I think something that most people wouldn’t realize about my job — but that I think about a lot — is how much of a privilege it is to get to work for others in this capacity.
How many people do you talk about money with? Probably not many. To me, it’s a privilege to help people in such an intimate way. I have 20-year relationships with some clients who I’ve never met in person, yet they trust me with some of the most private details of their financial lives.
I really feel like it is an honor and a privilege to have each client’s trust. I take it very seriously and I am very protective of my clients’ information.
What kind of clients do you normally work with?
I like attorneys, of course, that is a niche area of mine. I also work with a lot of people in real estate — I started out in the real estate niche, and I was also an investor.
But overall I definitely focus on small businesses – usually those with revenues of less than $10 million.
What’s one of the most common tax mistakes you see small business owners making when they start out?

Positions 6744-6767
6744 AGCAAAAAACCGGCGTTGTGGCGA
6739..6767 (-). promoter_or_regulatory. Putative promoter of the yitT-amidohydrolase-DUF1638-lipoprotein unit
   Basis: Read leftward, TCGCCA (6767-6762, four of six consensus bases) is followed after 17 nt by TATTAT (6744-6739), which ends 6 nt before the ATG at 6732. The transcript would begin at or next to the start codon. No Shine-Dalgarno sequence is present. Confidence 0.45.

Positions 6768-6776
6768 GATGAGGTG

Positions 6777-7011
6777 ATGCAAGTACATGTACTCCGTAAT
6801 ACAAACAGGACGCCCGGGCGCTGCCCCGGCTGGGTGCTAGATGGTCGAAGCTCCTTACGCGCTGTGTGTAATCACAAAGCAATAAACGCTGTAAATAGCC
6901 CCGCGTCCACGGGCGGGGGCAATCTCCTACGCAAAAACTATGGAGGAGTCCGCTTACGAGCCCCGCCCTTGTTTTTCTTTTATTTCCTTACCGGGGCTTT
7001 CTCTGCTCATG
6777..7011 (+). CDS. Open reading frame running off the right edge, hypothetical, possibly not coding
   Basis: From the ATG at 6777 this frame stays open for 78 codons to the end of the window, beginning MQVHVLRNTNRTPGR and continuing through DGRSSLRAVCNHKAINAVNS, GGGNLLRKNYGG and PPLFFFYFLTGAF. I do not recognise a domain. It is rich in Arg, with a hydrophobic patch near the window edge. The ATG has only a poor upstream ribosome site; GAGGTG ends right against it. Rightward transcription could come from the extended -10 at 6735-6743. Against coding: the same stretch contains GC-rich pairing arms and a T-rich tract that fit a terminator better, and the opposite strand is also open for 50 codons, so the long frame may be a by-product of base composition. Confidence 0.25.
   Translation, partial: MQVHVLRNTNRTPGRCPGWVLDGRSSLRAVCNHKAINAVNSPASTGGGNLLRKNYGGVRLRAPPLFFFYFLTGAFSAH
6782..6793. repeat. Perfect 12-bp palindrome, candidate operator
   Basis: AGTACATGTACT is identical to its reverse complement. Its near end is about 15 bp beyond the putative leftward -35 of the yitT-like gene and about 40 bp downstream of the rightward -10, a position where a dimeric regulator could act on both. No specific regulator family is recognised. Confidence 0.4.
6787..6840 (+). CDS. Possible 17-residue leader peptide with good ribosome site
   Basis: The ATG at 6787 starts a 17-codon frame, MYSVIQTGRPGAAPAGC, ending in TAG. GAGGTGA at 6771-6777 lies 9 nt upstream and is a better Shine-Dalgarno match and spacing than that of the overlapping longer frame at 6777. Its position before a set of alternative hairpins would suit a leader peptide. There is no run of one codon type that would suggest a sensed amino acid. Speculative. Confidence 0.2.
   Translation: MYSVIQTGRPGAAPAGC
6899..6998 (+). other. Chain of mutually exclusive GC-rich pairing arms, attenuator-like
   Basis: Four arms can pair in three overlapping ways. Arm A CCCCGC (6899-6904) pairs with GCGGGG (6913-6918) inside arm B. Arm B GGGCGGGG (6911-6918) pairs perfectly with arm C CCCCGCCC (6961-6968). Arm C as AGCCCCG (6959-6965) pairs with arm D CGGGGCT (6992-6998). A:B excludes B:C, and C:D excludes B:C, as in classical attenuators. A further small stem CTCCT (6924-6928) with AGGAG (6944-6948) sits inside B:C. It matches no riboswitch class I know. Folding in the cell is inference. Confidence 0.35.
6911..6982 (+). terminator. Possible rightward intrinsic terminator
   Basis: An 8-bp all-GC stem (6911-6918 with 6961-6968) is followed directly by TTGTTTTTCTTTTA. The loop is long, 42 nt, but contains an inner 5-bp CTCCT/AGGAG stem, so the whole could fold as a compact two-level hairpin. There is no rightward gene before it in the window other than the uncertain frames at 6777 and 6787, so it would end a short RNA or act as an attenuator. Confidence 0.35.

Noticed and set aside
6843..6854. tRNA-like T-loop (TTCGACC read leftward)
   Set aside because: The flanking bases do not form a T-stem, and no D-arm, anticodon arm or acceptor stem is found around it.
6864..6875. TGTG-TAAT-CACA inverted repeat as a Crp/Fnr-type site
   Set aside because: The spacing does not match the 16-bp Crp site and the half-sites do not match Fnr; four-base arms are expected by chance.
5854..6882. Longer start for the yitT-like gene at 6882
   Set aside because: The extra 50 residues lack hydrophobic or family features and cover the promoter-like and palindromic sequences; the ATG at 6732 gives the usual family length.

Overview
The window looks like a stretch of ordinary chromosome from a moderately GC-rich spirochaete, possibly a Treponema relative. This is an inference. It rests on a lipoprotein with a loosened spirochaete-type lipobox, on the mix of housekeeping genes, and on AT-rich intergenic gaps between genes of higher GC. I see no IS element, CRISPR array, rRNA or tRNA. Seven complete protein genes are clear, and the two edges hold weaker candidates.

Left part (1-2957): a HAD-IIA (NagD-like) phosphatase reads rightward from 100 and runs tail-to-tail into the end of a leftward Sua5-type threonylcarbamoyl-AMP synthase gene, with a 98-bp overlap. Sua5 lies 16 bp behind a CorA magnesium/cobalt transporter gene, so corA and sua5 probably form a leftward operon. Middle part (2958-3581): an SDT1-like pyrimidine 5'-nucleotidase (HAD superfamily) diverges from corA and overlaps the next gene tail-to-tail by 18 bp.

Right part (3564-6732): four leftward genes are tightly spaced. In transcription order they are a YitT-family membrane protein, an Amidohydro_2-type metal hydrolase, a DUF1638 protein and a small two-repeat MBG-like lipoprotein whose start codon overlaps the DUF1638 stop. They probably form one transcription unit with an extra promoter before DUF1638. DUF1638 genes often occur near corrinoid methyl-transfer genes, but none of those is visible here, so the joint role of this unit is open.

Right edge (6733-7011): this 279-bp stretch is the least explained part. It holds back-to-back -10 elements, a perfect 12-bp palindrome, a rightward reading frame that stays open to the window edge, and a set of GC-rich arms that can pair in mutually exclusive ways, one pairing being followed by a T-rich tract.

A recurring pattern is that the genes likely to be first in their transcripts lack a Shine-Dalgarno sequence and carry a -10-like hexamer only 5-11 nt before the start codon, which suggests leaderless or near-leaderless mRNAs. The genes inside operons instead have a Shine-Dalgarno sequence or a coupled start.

Probably not getting an incorporated entity set up to mitigate tax issues.
This happens so frequently — someone is really good at a certain thing, like furniture making or car repair, and they just fall into owning their own business without setting it up properly.
Then three or four years later they come to me, and it turns out that if they had talked to me years ago, they could have saved thousands in tax dollars.
I touched on this many times with lots of different people in my book — don’t think of it as an expense to talk to a CPA or an attorney in your industry who can help you. Think of it as an investment in your business. The money you can save in that scenario often more than pays for their professional fees.
If someone is considering starting a business, what would you suggest they do right away to make their taxes easier and less costly?
Open a new bank account and separate your personal and business expenses.
What the IRS really wants people to do is separate business and personal spending. But in practice that’s very hard to do.
Even the IRS understands that. They know that sometimes mistakes happen and occasionally you might put a personal expense on your business card or vice versa.
But I’m always thinking about what I would need to support a claim of business documentation for an expense if I had to go to audit with a certain client.